With more than 7 million individuals participating in online meetings every month, the Web-based meeting facilities provided by Cisco WebEx (plus uncounted others served up by competitors) have become a ubiquitous means of quickly sharing information when you can’t be there in person. Services like WebEx were pioneered a decade ago and, until recently, were limited to Windows users. Support for other operating systems—most notably, Apple’s Mac OS X—has since been introduced, but participation in sessions has always required access to a computer. No PC? That meant listening to other people talk about the presentation or graphics driving the session—rarely productive, and almost never satisfying.
With Cisco WebEx Meeting Center for iPhone, all of that has changed. Cisco earns high marks for the vision and effort associated with bringing the WebEx experience to the iPhone. And a recent update to the app has resolved most of the limitations of the original version, delivering a nearly perfect solution.
The ability to schedule meetings directly from the application is the most welcome improvement to the updated WebEx Meeting Center. That feature also brings support for ad hoc meetings, so users can now kick off a meeting whenever, and wherever, they desire. Those additions significantly boost the utility of the application. You also gain the ability to invite participants from within a meeting. Meeting Center is integrated with your iPhone’s address book, so it’s easy to find individuals and add them to the invitation.
Cisco has also cleaned up the process of rejoining the meeting after you’ve left it, either on purpose, perhaps to run another application, or accidently, such as when you receive a phone call. Leaving a meeting now cleanly disconnects both your voice and visual connection to the session, making it simple to rejoin the meeting when you’re ready. Version 1.2 also sports a number of smaller improvements, such as refined instructions.
On starting the application, you’re connected to a schedule of your meetings for the upcoming week. Delays in connecting to one WebEx server were encountered in testing. However, this appeared to be a unique problem, not encountered by most users.
Once you’ve connected to the server, meetings are easy to kick off. Simply select the desired meeting from the app’s calendar and click start. That opens the meeting for attendees, and prompts the WebEx server to call your iPhone. After you answer, the application itself interacts with the WebEx system to log you into the voice session. To join the visual portion of the proceedings, you’ll need to return to the iPhone’s Home Screen, and restart the Meeting Center application. You’ll see a list of attendees and get the option to view any visuals—presentations, demonstrations, and so on—being shared. That process, a result of multi-tasking limitations in the iPhone OS, is a bit cumbersome the first time through, although Cisco has added instructions to clarify what’s happening for new users.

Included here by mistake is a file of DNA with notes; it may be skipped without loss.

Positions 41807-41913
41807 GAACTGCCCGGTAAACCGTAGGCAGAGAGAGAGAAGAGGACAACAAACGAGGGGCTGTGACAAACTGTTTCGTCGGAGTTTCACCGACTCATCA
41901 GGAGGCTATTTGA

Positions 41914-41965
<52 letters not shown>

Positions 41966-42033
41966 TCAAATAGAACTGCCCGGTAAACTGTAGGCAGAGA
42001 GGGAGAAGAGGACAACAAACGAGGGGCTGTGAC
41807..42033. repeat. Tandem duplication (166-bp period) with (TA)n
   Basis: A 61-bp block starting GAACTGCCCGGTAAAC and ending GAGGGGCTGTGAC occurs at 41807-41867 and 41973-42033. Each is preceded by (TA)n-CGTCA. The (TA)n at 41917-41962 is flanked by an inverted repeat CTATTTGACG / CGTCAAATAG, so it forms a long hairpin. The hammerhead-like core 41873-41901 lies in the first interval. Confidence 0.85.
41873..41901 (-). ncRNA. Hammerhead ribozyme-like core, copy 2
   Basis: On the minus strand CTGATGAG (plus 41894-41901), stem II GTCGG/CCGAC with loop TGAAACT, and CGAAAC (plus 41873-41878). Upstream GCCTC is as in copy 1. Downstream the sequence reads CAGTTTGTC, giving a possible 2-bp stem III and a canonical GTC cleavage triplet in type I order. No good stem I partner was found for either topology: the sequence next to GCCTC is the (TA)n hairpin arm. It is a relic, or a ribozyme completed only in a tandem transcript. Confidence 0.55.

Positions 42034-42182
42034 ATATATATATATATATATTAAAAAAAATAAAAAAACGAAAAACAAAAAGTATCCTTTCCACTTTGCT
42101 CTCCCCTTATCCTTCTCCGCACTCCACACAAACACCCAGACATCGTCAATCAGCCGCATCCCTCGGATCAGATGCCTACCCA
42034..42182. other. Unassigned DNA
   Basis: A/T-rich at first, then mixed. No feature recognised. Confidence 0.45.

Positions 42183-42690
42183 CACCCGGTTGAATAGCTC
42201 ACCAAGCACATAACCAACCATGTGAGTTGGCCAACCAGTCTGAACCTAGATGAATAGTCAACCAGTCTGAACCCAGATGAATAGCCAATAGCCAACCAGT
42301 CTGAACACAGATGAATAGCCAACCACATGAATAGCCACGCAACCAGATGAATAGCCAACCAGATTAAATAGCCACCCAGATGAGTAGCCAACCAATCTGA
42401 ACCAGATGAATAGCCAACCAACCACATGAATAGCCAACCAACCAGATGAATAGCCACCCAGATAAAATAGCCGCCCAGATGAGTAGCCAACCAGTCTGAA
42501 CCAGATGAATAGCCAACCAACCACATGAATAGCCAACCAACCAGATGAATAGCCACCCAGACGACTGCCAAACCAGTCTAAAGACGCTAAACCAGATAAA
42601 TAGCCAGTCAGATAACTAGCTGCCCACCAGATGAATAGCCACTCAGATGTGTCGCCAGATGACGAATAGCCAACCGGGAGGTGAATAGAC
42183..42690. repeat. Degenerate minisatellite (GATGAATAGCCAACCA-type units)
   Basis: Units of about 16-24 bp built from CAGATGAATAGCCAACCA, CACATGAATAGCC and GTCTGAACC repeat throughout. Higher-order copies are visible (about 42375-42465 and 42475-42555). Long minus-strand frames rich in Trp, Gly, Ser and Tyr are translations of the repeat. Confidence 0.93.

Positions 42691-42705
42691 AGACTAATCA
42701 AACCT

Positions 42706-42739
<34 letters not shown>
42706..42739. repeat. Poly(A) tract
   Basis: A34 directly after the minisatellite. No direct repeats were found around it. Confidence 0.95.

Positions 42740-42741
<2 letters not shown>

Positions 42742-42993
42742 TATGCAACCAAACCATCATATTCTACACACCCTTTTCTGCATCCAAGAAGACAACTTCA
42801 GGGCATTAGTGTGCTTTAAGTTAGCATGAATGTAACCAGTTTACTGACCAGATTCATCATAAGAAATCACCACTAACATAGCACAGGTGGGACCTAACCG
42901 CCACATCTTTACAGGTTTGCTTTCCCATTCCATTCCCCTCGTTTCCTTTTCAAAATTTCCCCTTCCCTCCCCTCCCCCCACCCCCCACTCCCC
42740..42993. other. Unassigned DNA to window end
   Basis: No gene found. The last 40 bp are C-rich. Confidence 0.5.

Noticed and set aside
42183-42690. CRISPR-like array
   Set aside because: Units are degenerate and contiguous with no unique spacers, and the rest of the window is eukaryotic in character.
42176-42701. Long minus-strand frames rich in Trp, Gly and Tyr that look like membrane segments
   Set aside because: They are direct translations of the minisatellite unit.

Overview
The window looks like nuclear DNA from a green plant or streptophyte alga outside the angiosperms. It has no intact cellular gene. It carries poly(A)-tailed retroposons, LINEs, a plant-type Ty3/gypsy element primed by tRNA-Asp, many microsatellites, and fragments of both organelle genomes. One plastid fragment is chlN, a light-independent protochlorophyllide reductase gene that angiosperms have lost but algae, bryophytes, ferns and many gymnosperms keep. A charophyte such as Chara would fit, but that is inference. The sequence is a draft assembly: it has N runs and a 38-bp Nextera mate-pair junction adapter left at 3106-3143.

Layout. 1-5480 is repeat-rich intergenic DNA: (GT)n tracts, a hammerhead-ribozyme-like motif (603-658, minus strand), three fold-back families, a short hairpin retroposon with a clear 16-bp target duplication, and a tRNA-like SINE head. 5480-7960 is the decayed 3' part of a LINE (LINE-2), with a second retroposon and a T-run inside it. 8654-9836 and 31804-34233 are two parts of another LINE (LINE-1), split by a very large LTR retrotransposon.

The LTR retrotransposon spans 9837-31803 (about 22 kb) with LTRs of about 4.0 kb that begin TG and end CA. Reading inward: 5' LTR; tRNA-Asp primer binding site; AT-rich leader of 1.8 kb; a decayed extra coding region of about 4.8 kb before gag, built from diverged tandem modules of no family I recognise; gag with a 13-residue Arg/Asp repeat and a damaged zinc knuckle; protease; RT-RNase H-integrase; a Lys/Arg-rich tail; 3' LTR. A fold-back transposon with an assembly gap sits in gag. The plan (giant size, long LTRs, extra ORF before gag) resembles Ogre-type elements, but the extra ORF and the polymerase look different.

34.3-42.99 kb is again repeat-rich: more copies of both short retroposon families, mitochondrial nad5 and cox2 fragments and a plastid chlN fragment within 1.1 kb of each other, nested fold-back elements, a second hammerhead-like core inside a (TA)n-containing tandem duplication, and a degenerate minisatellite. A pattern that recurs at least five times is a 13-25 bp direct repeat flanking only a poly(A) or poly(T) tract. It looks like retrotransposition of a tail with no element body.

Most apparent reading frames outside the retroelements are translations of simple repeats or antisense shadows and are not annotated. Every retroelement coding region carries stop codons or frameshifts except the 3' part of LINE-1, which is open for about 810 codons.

Audio and visual aspects of meetings are robust and impressive. By default, as host of the meeting you’re made the presenter. You can re-assign presentation abilities by using your finger to slide a WebEx icon to another individual. You can also send instant text messages to all attendees or to individual participants.
The Meeting Center application takes full advantage of the iPhone’s pinch-and-scroll capabilities for close-ups of visuals, and it supports viewing in both portrait and landscape modes. While the smallest text will be hard to make out (another argument against too much text on presentation slides), the vast bulk of material is surprisingly clear and legible. Speaker’s names are superimposed over the shared visuals—an especially helpful feature when meeting with people whose voices are unfamiliar.
While you can view content shared from any computer, you can’t yet present visual material from the phone itself. To be fair, limits in the current iPhone OS’s multitasking capabilities make that impossible to do, but it does limit the utility of the app.
On the voice side, WebEx offers a useful Voice-over-IP service, but it’s not accessible from the iPhone. As a result, iPhone users with a weak cell connection—and all iPod touch users—will require a secondary phone line to participate in the voice conference.
Although some limitations remain with the app, Cisco developers deserve credit for delivering an innovative product that has the potential to significantly expand people’s productivity. Cisco WebEx customers—especially those on the go—shouldn’t hesitate to take advantage of this iPhone client.
Cisco WebEx Meeting Center is compatible with any iPhone or iPod touch running the iPhone 2.1 software update. An iPhone with access to a 3G cellular network or Wi-Fi connection is required for full standalone functionality. Users on slower networks can still access meetings, but they’ll have to choose between viewing visuals or participating in the voice conference.
[Dale Gardner is a freelance writer and aspiring photographer who lives in Northern Virginia.]
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